Some surviving relatives of drowned Kurdish toddler Aylan Kurdi, whose beached corpse became a worldwide symbol of the Syrian refugee crisis, will be admitted to Canada, broadcaster CBC has reported.
Warning: This story includes a graphic image that some readers may uncover distressing.
The three-year-old died after his loved ones, sheltering in Turkey from the war in Syria, decided to make a desperate bid to attain Greece in a flimsy inflatable boat.
The sight of Aylan’s physique, face down on the Turkish shore, was captured by news photographers and galvanised public opinion about the planet as hundreds of thousands of refugees arrived in Europe.
Aylan’s mother and brother died in the identical accident.
Now, according to the boy’s aunt Tima Kurdi, who already lives in Canada, authorities have mentioned Aylan’s other aunt, uncle and five cousins will be granted asylum as part of a larger package of arrivals.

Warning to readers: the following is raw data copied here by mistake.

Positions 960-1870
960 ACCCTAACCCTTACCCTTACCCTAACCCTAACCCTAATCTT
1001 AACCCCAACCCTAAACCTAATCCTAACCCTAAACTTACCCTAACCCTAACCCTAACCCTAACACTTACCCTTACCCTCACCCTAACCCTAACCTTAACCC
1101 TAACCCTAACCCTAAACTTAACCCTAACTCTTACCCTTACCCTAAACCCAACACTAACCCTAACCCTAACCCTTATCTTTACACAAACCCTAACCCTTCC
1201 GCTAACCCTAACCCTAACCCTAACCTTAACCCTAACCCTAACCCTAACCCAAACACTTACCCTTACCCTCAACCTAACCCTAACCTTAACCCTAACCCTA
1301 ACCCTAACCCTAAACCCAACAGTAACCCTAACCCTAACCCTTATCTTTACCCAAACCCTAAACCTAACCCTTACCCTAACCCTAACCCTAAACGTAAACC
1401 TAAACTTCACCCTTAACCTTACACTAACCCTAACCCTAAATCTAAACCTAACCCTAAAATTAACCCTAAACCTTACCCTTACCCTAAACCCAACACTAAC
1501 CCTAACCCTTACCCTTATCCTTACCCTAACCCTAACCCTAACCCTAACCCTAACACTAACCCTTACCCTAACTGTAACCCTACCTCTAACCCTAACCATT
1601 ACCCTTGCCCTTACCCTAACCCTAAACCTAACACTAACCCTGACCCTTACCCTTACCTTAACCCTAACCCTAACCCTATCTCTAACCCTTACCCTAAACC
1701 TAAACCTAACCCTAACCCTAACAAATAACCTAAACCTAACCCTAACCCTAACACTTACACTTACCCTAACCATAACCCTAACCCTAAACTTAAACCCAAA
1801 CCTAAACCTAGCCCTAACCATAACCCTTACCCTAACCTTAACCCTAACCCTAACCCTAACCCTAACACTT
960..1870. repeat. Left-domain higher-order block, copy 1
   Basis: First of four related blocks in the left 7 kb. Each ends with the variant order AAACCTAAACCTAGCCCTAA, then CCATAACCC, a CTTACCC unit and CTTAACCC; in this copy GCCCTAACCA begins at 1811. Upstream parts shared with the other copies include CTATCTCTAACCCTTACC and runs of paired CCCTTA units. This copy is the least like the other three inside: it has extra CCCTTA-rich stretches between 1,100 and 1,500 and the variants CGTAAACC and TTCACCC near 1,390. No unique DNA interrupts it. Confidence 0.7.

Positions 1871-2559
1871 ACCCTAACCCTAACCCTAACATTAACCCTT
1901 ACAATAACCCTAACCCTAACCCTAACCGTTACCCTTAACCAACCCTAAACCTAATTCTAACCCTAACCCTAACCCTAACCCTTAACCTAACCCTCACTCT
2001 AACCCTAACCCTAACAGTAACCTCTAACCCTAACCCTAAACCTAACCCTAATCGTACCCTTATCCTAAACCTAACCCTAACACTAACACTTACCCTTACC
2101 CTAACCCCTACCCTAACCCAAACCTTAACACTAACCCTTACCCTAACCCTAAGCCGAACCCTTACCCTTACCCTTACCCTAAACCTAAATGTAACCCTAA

“It will come about,” she told CBC. “They will bring them.”
The boy’s uncle had previously made an application for refugee status at the Canadian mission in Turkey, but was refused simply because of incomplete documentation.
Canada is setting up an air bridge to bring in 10,000 Syrian refugees from camps in the Middle East before the finish of the year and 15,000 much more in the initial two months of 2016.
Subjects: refugees, neighborhood-and-society, unrest-conflict-and-war, canada, turkey, syrian-arab-republic